As this article points out on the Columbia Law School blog, when contemplating an exit, a director should consider "whether he or she can be an effective voice on the board or if he or she no longer is serving the interests of shareholders by being a dissenting board member."

Situation 3: Financial Woes

Sometimes a board member wants to resign because the company is no longer willing or able to provide D&O liability insurance for its directors. This sometimes happens when a company is in especially dire financial straits, possibly even facing corporate bankruptcy.

A company's unwillingness or inability to provide D&O liability insurance is actually a common reason for directors getting off a board. Most directors do not want to continue serving if the company is no longer able to provide the protection board members expect.

On the other hand, some board members may feel that they should stay on a company's board even through corporate bankruptcy.

They may feel that they have a responsibility to stay when the going gets tough. Their view may be that doing so is consistent with the reason they were chosen to serve on the board in the first place: to help guide the company and protect shareholders.

For more on this topic, see my guide for directors and officers facing bankruptcy due to COVID-19.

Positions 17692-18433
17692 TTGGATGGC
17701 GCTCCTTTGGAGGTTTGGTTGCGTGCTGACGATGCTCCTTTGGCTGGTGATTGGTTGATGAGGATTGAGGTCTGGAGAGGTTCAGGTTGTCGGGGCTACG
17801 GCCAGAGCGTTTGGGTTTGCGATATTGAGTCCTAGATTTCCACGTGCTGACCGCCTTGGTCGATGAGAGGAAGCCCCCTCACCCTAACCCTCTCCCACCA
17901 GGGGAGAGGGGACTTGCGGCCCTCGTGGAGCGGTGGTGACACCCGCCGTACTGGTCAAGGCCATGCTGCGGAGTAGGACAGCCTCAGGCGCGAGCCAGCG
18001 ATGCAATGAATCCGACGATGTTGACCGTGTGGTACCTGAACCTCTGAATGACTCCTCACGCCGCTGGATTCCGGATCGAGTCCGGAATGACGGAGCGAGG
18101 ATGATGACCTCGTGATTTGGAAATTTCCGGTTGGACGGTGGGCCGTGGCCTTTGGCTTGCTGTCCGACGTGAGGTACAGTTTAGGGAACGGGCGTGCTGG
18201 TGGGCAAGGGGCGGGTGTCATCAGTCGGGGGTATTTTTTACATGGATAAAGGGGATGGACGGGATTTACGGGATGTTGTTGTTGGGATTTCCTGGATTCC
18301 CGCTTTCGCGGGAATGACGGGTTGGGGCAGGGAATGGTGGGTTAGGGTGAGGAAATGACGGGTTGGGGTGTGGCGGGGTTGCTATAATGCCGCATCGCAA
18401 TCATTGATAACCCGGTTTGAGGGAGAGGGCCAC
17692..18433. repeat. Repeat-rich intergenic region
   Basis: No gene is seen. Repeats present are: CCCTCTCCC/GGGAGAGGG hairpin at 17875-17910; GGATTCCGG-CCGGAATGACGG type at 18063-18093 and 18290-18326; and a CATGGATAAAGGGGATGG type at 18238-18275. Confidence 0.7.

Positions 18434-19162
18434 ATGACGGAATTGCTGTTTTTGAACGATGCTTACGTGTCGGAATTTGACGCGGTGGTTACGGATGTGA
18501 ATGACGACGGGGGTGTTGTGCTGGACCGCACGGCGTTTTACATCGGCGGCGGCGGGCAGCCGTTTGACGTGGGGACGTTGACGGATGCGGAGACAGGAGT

Situation 4: Corporate Scandal

Sometimes board members resign as a way to help a company put a scandal behind it. This was arguably the case when two Wells Fargo board members resigned in March 2020.

It's no secret that Wells Fargo has endured a series of scandals in the past few years. This has included the naming and shaming of board members by the federal reserve, the settlement of a derivative breach of fiduciary duty suit for $240 million, and numerous other fines, penalties, and settlements for billions of dollars.

The two board members who resigned in March 2020 had been called to give testimony to the House Financial Services Committee, something that would have no doubt kept Wells Fargo in the spotlight for less-than-favorable reasons.

(Note that the two board members still testified, but they did so as former board members rather than as board members with ongoing responsibilities to the shareholders of Wells Fargo.)

The reasons the two directors gave for their resignations were typical in this type of situation:

Out of continued loyalty to Wells Fargo and ongoing commitment to serve our customers and employees, we recommended to our colleagues on the Board that we step down from our leadership roles and they have accepted our resignation from the Board. We believe that our decision will facilitate the bank's and the new CEO's ability to turn the page and avoid distraction that could impede the bank's future progress.

It can certainly be the case that board members of a company with too many scandals will no longer be seen by shareholders and regulators as having the credibility to reform a company. In such a situation, resignation may indeed be the best path forward, particularly if there are fresh directors untainted by scandal who are already empaneled on the board.